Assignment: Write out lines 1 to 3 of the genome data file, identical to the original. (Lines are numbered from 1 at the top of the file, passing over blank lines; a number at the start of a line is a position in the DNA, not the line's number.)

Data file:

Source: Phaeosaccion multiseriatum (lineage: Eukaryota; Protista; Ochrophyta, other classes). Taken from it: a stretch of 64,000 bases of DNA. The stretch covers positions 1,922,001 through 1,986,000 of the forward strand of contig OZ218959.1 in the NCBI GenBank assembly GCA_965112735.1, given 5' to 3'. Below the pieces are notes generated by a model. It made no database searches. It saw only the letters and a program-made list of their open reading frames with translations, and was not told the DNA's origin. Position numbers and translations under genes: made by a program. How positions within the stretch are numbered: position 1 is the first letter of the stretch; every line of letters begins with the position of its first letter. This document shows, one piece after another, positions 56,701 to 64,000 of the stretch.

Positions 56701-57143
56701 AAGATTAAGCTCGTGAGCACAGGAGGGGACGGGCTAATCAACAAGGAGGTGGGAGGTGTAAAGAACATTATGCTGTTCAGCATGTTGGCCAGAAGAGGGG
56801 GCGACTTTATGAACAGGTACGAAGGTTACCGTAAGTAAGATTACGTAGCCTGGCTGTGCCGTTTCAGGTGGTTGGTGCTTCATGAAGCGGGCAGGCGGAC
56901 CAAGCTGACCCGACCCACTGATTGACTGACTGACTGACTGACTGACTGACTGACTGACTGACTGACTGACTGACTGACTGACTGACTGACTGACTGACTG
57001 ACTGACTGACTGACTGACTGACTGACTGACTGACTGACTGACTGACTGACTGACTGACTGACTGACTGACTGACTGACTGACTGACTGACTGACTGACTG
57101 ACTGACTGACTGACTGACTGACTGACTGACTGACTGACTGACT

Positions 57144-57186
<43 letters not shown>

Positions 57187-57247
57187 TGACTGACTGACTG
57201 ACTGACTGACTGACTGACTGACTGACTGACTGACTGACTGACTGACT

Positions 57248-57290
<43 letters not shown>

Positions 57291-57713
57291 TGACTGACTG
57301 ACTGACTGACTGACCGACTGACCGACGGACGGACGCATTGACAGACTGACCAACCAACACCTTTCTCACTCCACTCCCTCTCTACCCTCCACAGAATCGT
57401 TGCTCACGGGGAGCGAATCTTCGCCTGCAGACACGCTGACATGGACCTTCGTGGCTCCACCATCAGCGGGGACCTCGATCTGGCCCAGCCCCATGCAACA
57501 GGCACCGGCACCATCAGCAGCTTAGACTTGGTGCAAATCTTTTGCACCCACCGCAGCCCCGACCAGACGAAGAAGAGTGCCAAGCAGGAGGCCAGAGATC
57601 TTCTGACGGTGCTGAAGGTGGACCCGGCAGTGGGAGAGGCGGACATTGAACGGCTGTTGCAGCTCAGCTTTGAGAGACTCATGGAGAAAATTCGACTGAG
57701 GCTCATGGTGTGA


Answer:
Source: Phaeosaccion multiseriatum (lineage: Eukaryota; Protista; Ochrophyta, other classes). Taken from it: a stretch of 64,000 bases of DNA. The stretch covers positions 1,922,001 through 1,986,000 of the forward strand of contig OZ218959.1 in the NCBI GenBank assembly GCA_965112735.1, given 5' to 3'. Below the pieces are notes generated by a model. It made no database searches. It saw only the letters and a program-made list of their open reading frames with translations, and was not told the DNA's origin. Position numbers and translations under genes: made by a program. How positions within the stretch are numbered: position 1 is the first letter of the stretch; every line of letters begins with the position of its first letter. This document shows, one piece after another, positions 56,701 to 64,000 of the stretch.

Positions 56701-57143
56701 AAGATTAAGCTCGTGAGCACAGGAGGGGACGGGCTAATCAACAAGGAGGTGGGAGGTGTAAAGAACATTATGCTGTTCAGCATGTTGGCCAGAAGAGGGG